Researching the health aspects of plastics has turned me off them for life. Polycarbonate water bottles (labeled #7) contain bisphenol A (BPA), which leaches from the plastic even at room temperature and has been linked to chromosome damage and hormone disruption. These are the types of plastic Nalgene water bottles found in sports stores. Commonly, the bottled water you purchase is in #1 PET or PETE bottles (polyethylene terephthalate) , which may leach DEHA, a known carcinogen, if used more than once. Additionally, when refilled, either type of plastic bottles are likely to contain potentially harmful bacteria. Washing bottles with hot water and detergent or a rinse with bleach will sanitize them, but also leaches harmful chemicals out of the plastic.
How do you know which ones are safe?
Safer plastic containers are polyethylene #2 and #4 (High density HDPE #2 and Low density LDPE #4). HDPE is used for milk, water, juice, and yogurt containers. LDPE is used for squeezable bottles (honey, mustard, etc.).Relatively safe
#1 polyethylene terephalate (PET) used only once
# 5 polypropylene (tomato sauce bottles, yogurt containers)
#6 polystyrene (Styrofoam)
#7 polycarbonate (Nalgene) water bottles
Food or drinks heated in plastic containers in a microwave.
Styrofoam cups (polystyrene #6), especially for hot liquids.
#7 polycarbonate (Nalgene) water bottles
Plastic baby bottles. If you must use bottles, use only glass baby bottles with silicone, not latex, nipples.
Do not reuse plastic water bottles.
Polyvinyl chloride (PVC, Vinyl) creates dioxins during manufacture, during the useful lifetime of the product, and upon disposal. Dioxin is a long-lived known carcinogen that settles in our fatty tissues and the fatty tissues of other animals. It also disrupts our hormonal systems and may cause reproductive- and immune-system damage in our bodies and the bodies of our fellow living beings. Dioxins cause particular harm to people living near PVC plants and waste incinerators.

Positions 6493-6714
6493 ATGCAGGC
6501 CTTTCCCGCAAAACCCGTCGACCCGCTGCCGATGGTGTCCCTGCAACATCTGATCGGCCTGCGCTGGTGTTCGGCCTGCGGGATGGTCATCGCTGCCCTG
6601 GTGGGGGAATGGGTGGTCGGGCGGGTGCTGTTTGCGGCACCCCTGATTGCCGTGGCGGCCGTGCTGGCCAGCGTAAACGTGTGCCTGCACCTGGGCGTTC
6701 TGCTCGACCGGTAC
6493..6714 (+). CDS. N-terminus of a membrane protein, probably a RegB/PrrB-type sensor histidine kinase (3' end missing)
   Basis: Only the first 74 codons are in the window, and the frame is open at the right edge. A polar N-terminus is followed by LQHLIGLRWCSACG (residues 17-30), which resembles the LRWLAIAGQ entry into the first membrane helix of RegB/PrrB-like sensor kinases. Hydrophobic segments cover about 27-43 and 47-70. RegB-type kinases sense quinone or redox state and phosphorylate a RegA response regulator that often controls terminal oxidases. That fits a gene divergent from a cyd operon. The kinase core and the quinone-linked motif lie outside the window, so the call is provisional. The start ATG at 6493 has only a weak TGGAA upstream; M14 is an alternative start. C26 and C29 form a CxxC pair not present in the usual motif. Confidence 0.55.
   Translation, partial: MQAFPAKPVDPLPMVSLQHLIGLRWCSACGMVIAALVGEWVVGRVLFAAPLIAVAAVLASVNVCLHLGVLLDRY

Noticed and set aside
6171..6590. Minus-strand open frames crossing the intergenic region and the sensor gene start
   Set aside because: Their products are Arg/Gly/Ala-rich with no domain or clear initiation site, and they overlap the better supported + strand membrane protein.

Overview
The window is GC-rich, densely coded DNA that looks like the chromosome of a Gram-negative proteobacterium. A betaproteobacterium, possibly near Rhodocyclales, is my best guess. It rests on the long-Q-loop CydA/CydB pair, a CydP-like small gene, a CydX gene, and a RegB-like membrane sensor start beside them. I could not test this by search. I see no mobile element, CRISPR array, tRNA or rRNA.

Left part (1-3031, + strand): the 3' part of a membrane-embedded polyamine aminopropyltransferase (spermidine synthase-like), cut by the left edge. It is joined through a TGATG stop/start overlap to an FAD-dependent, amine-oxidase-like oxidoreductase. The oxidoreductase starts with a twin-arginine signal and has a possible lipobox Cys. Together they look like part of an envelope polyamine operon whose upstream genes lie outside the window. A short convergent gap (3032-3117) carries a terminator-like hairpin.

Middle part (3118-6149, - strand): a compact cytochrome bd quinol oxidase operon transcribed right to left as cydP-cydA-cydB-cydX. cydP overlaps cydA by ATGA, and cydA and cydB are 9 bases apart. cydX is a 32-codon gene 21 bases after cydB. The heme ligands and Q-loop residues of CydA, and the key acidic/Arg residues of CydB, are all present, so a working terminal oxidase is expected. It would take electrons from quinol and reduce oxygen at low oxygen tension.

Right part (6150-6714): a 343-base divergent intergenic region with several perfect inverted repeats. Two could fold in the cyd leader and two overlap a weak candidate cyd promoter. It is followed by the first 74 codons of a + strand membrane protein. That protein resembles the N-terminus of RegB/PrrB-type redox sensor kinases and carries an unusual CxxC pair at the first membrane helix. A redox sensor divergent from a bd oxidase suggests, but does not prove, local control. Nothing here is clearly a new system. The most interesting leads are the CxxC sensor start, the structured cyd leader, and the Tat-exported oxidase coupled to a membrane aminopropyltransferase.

Some goes into landfill, where it leaks toxic waste into the soil, as well as damaging the quality of life for local communities. Who wants a large, smelly landfill site near their home? Some is incinerated, releasing CO2 and other pollutants into the atmosphere, and requiring energy – more greenhouse gases – to run the incinerators.
But it gets worse. A good deal is sent abroad, to towns like Lian Jiao, in Southern China, where migrant workers fleeing rural poverty are paid $4 a day to work – with their children – sorting through rubbish.
Babies are fed by their mothers in grimy workshops surrounded by piles of British refuse. The local environment is toxic, air and water polluted by the by-products of the recycling industry.
And this is a small example of the true cost of our obsession what is viagra soft tabs with prepackaged food.
As my political action I voted in a Sydney Morning Herald poll for the first time because I was so upset about what Prime Minister John Howard said about renewable energy:
“The idea that is floated by the Greens and some sections of the Labor Party – this fuzzy warm idea is that if you have a lot more renewables you could run power stations. That is ridiculous.”
I then emailed friends and drew their attention to the article and the poll too.
I also rang our Local Councillor Terri Hamilton to ask her about where plans were at for a bike track linking villages in the Blue Mountains. Offered her my support to work towards this, then rang the person she suggested at Council and offered her my support as well. We’d discussed this at the C.A.N. meeting and were in agreement that we really need a biketrack from Mt Victoria to Katoomba – the roads are far too unsafe to ride on. The more people that can get involved in this the better chance we have of making it happen.